In this post, I wrote about how we changed our minds. We chose to take a majority of our savings and put it into a single-family residence for our growing family. I am a homebody who needs a homebase. Currently, there are no plans to pay off the student debt. We will prioritize other assets as we did during the pandemic forbearance. If the repayment program changes once again to something that would cause my debt to grow, I may reconsider. For now, I changed my mind.

I am pivoting based on the information I have. I am not giving up on building wealth. At the same time, it would be foolish to stick to my original payoff plan for the sake of identity. I was The Debtist. I was afraid of money. My debt defined me. But it is safe to say that I’ve found a way to walk away from that past. No longer will I let debt define me. I am letting go, and finding a way through.

I wanted to pay off my debt because I psychologically needed to. But I reached financial independence when I walked away from a job I hated, facing uncertainty during the pandemic. It was the best decision I have ever made. I chose myself and my values over money. By giving myself the space to grow, I changed the way I viewed myself and money. I am not just me, and money is just money.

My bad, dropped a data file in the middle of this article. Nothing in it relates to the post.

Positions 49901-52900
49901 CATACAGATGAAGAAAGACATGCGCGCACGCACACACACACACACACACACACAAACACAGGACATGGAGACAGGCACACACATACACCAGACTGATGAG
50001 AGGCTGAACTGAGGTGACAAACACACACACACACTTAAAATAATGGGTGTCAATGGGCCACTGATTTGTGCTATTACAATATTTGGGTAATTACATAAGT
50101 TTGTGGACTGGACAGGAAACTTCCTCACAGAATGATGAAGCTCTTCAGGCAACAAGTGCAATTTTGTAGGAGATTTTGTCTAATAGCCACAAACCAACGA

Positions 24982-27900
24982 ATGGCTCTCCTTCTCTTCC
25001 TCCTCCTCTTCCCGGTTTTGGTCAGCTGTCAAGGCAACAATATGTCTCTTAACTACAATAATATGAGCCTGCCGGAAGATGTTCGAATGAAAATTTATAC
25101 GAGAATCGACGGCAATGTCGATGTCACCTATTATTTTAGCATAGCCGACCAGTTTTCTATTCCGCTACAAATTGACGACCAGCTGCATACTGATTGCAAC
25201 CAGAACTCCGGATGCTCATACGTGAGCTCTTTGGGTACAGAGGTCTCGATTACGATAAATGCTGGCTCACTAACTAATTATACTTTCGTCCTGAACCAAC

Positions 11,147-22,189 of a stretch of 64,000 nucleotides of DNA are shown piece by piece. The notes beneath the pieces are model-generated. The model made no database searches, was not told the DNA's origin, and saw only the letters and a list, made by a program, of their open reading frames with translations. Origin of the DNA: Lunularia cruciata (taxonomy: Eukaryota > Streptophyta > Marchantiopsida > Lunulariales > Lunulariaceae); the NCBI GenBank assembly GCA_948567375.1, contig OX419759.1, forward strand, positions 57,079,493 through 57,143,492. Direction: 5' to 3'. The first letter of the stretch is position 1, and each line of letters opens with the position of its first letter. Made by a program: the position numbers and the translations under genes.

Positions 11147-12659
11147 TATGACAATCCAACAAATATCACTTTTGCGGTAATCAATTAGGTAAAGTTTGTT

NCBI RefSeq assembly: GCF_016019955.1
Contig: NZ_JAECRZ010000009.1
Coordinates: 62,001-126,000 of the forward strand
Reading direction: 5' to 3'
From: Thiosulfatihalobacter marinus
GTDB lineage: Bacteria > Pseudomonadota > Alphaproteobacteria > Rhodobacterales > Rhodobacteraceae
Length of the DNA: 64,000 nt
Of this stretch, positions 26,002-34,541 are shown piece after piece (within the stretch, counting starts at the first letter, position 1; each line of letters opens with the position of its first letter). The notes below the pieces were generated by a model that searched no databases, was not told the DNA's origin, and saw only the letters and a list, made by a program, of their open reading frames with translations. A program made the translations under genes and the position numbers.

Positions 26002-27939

It’s nice to learn that I can choose over and over again.

The First Few Months of Cloth Diapering with Esembly

Casey was born on Earth Day, something both me and Mike are proud of. As a couple attempting to live sustainably, we felt that his birthday was somehow symbolic of what we hoped for our son. Someone who appreciates nature, understands ecology, respects our place in biology and becomes a tenant of this planet we love. In line with all that, we made the decision to use cloth diapers years before we even planned on having children. I remember vowing that if we ever did have kids, we would opt to reduce our contribution to the landfills. I remember his skepticism. But what I love about Mike is his openness to new things. By the time we decided to start a family five years later, he was totally on board.